Stress is a feeling that is created when we react to particular events.
The events that provoke stress are called stressors, and they cover a whole range of situations.
The humanbody responds to stressors by activating the nervous system and specific hormones. These hormones speed up heart rate, breathing rate, blood pressure, and metabolism.
All of these physical changesprepare a person to react quickly and effectively to handle the pressure of the moment.
This natural reaction is known as the stress response. Working properly, the body’s stress response enhances aperson’s ability to perform well under pressure. But the stress response can also cause problems when it overreacts or fails to turn off and reset itself properly.
GOOD STRESS AND BAD STRESS
Thestress response is critical during emergency situations. A little of this stress can help keep you on your toes, ready to rise to a challenge.
But stress doesn’t always have positive effects.Long-term events, like coping with a divorce or moving to a new neighbourhood, can cause stress too.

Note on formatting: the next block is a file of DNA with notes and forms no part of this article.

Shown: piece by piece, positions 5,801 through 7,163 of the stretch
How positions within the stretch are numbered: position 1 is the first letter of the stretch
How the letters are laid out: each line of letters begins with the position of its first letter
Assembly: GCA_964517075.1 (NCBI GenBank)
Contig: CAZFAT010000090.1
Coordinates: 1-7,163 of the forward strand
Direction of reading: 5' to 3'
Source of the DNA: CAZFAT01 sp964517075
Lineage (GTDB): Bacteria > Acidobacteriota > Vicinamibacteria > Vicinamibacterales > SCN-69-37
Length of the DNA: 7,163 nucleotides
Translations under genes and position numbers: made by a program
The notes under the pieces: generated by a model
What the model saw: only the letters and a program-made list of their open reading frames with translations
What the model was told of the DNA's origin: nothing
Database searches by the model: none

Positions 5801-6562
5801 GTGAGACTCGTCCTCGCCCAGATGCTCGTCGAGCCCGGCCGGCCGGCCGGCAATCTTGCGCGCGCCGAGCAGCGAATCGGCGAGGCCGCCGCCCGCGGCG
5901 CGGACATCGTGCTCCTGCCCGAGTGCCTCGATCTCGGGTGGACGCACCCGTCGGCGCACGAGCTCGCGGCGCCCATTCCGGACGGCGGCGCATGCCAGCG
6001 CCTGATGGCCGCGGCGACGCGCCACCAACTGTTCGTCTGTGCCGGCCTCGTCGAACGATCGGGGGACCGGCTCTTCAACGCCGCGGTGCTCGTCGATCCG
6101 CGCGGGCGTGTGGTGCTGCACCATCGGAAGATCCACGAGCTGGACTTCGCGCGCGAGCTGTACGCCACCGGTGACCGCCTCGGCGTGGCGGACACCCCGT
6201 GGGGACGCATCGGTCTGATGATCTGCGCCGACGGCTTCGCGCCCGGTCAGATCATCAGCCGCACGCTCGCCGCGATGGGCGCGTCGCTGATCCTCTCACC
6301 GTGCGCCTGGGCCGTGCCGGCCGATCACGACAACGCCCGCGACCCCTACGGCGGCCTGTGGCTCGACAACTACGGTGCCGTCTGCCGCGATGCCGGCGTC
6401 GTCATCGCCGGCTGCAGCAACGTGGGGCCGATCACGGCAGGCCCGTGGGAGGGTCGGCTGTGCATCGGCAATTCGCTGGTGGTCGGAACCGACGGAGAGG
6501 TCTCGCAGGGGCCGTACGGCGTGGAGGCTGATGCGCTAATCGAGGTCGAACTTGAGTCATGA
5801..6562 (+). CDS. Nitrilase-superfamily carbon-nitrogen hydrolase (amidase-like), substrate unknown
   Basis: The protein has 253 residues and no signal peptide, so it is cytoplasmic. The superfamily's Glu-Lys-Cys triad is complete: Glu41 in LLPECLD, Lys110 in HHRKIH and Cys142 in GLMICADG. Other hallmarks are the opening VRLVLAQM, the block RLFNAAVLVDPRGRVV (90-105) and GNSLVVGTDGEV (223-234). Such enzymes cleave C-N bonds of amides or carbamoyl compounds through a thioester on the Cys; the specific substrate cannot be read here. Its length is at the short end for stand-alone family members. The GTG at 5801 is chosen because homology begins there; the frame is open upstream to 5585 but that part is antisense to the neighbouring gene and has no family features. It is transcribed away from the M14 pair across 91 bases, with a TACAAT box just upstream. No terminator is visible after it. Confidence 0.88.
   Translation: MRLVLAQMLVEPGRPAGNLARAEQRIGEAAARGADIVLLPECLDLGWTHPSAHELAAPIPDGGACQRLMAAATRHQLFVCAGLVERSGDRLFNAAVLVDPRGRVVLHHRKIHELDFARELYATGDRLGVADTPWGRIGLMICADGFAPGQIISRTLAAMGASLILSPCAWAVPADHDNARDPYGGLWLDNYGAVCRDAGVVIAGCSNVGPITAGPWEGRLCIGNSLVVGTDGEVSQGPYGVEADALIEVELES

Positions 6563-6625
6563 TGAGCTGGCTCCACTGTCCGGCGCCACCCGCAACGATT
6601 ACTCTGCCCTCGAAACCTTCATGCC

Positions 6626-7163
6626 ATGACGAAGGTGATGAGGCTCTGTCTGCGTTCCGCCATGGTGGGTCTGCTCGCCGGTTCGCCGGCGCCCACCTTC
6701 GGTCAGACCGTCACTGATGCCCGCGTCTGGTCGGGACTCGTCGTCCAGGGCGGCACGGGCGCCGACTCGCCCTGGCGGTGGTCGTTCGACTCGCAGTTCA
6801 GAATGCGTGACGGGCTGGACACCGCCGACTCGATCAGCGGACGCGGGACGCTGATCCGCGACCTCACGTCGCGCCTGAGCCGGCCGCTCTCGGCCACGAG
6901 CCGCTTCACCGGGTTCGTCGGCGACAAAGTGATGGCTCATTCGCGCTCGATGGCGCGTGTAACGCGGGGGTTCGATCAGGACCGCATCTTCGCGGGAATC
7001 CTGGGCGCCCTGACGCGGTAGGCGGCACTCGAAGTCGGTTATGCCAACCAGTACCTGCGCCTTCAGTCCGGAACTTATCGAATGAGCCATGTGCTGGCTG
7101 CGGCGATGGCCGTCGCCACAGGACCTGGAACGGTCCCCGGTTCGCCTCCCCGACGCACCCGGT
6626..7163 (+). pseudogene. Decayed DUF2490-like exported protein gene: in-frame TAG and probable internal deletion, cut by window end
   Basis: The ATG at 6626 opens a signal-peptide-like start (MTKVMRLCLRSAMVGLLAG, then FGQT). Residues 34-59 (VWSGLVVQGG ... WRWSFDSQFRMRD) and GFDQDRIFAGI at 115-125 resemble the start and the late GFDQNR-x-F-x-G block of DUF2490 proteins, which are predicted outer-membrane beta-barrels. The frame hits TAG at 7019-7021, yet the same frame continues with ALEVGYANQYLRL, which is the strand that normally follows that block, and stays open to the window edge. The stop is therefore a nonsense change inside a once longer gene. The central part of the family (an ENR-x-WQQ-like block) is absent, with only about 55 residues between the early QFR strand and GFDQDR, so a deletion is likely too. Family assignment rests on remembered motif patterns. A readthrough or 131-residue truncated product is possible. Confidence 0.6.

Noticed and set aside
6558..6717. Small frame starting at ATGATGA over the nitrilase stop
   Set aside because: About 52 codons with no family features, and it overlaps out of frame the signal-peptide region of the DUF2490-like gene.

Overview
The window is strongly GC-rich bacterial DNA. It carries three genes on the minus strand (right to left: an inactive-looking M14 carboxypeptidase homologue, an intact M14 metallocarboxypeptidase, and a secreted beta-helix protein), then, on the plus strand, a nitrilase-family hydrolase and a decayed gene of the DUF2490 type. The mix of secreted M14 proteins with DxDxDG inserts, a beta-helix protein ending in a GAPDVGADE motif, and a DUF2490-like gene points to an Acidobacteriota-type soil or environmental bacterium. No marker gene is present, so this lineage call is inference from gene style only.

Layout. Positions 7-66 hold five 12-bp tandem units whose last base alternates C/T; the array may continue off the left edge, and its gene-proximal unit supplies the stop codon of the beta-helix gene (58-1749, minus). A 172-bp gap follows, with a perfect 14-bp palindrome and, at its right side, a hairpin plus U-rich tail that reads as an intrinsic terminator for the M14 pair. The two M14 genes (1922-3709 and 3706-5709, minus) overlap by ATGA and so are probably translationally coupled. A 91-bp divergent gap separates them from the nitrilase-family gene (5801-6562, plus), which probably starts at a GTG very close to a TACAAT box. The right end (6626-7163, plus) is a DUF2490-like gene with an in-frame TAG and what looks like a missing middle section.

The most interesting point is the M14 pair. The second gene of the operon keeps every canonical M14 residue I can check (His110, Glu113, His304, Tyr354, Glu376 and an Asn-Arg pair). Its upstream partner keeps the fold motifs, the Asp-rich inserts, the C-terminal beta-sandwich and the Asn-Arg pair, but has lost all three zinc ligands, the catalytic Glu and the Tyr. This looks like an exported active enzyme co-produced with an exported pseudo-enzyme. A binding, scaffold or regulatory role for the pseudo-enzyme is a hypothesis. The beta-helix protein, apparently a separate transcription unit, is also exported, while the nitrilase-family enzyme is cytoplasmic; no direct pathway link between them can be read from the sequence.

Long-term stressful situations can produce a lasting, low-level stress that’s hard on people.
KEEPSTRESS UNDER CONTROL
The most helpful method of dealing with stress is learning how to manage the stress that comes along with any new challenge, good or bad.
Knowing how to “de-stress” and doing itwhen things are relatively calm can help you get through challenging circumstances that may arise.
Here are some things that can help keep stress under control:
- Take a stand againstoverscheduling. If you are feeling stressed, consider cutting out an activity or two, opting for just the ones that are most important to you.
- Be realistic. Don’t try to be perfect, no one is. And expectingothers to be perfect can add to your stress level, too. If you need help on something, like schoolwork, ask for it.
- Get a good night’s sleep. Getting enough sleep helps keep your body and mind in top...